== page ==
Much like how athletes are drafted to rival teams in today’s sports, libraries “attracted scholars by offering one better wages than the other kings,” she says. The rivalry “probably stimulated the production of the scholars in both centers, but it was also quite unhealthy meaning that some scholars we know were imprisoned so they couldn’t leave to the other part of the world.”
It’s said that Ptolemy V threw Aristophanes of Byzantium, a grammarian and critic, into prison after hearing rumors that he may leave Alexandria to join the academics in Pergamum, wrote Casson.
One of the Ptolemies’ most drastic schemes to strike down the Library of Pergamum was the sudden cut of its trade of papyrus with the city of Pergamon. The Ptolemies hoped that if the main component of books was limited and hard to obtain, it would prevent the Library of Pergamum’s collection from growing. However, Pergamon came up with an alternative. Roman writer and scholar Marcus Terrentius Varro documented the event: “the rivalry about libraries between king Ptolemy and king Eumenes, Ptolemy stopped the export of papyrus … and so the Pergamenes invented parchment.”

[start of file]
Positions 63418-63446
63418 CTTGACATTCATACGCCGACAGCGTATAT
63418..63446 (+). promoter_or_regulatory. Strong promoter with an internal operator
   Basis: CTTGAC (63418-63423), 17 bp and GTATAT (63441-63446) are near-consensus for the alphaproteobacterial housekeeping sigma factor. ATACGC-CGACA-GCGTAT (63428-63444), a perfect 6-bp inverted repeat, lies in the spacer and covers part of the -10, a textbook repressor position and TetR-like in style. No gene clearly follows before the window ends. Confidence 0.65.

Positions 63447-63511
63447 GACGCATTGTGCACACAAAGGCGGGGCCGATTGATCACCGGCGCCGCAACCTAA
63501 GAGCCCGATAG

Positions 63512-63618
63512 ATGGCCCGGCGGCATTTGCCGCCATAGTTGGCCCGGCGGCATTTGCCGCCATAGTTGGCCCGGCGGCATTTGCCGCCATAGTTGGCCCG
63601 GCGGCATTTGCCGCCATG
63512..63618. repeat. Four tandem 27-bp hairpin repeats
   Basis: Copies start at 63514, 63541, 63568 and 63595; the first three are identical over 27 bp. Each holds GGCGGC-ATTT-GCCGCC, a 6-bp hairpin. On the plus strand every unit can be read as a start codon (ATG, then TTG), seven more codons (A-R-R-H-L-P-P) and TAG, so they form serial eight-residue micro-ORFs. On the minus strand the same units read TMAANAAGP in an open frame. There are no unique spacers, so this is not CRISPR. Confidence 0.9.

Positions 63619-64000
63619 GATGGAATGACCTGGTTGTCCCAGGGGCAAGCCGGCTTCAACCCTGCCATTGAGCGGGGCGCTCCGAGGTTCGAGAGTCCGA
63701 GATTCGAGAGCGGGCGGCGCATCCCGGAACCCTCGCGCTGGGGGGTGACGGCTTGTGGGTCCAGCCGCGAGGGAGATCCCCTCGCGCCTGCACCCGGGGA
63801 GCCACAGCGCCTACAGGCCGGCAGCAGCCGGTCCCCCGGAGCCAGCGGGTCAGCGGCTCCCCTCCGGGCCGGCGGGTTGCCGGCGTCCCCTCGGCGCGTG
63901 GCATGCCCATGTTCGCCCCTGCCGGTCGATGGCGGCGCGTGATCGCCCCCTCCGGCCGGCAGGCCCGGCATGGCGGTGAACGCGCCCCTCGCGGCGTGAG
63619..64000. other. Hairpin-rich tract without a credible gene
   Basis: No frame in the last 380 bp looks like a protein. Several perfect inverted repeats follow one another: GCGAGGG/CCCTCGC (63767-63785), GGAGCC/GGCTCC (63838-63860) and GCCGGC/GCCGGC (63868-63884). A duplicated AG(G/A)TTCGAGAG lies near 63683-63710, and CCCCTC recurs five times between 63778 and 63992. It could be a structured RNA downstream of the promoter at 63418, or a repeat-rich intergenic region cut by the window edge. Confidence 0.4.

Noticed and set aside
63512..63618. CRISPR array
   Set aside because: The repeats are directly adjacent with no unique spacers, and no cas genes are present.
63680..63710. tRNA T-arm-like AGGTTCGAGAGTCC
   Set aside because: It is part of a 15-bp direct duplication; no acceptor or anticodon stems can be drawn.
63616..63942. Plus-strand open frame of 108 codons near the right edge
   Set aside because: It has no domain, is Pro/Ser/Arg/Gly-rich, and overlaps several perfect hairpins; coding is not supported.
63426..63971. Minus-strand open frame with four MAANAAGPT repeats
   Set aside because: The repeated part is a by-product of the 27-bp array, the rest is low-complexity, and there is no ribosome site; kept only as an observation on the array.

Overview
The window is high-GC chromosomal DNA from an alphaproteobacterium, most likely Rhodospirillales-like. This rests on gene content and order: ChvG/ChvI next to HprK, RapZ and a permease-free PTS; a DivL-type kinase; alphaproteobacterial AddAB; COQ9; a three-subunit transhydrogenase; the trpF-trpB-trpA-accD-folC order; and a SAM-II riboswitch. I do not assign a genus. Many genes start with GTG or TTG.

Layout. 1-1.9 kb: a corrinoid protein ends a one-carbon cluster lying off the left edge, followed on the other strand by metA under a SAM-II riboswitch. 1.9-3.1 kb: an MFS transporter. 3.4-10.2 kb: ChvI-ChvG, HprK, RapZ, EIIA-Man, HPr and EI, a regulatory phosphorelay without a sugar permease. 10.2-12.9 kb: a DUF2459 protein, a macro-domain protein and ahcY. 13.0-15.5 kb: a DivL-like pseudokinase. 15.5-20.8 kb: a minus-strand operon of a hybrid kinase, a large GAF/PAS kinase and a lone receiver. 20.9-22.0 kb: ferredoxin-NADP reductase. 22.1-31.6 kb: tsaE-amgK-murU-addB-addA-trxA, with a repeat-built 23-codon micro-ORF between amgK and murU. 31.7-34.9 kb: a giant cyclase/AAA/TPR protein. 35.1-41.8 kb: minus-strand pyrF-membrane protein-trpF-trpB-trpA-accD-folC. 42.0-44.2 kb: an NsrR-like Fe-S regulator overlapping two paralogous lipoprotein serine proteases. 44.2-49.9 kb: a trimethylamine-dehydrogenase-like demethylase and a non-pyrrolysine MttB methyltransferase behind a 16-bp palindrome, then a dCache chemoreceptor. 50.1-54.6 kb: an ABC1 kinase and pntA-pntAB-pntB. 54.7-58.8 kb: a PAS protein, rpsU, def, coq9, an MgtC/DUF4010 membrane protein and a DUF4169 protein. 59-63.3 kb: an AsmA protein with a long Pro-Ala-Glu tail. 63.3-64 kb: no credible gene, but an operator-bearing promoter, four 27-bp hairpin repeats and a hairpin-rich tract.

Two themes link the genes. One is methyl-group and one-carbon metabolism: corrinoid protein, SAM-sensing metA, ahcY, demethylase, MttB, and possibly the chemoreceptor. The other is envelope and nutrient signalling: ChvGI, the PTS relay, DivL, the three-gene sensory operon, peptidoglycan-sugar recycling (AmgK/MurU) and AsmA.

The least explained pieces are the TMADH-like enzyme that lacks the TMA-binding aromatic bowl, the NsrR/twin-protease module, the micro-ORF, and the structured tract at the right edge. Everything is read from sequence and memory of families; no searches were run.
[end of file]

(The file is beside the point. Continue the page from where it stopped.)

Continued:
While it’s not possible for Pergamon to have invented parchment since scriptures on stretched leather have been found earlier in the east, the lack of papyrus may have pushed the king to expand the use and development of leather as a writing material, Coqueugniot says. The word for parchment in Latin, “pergamīnum” literally translates to “the sheets of Pergamum,” she says.
Even though the rivalry between the great libraries of Alexandria and Pergamum may have made the world of academia messy and political, the effort poured into the institutions’ development changed the state of scholarship and preservation. Without the feud for royal power and respect for Greek culture and academics, libraries may have never gotten the attention they needed.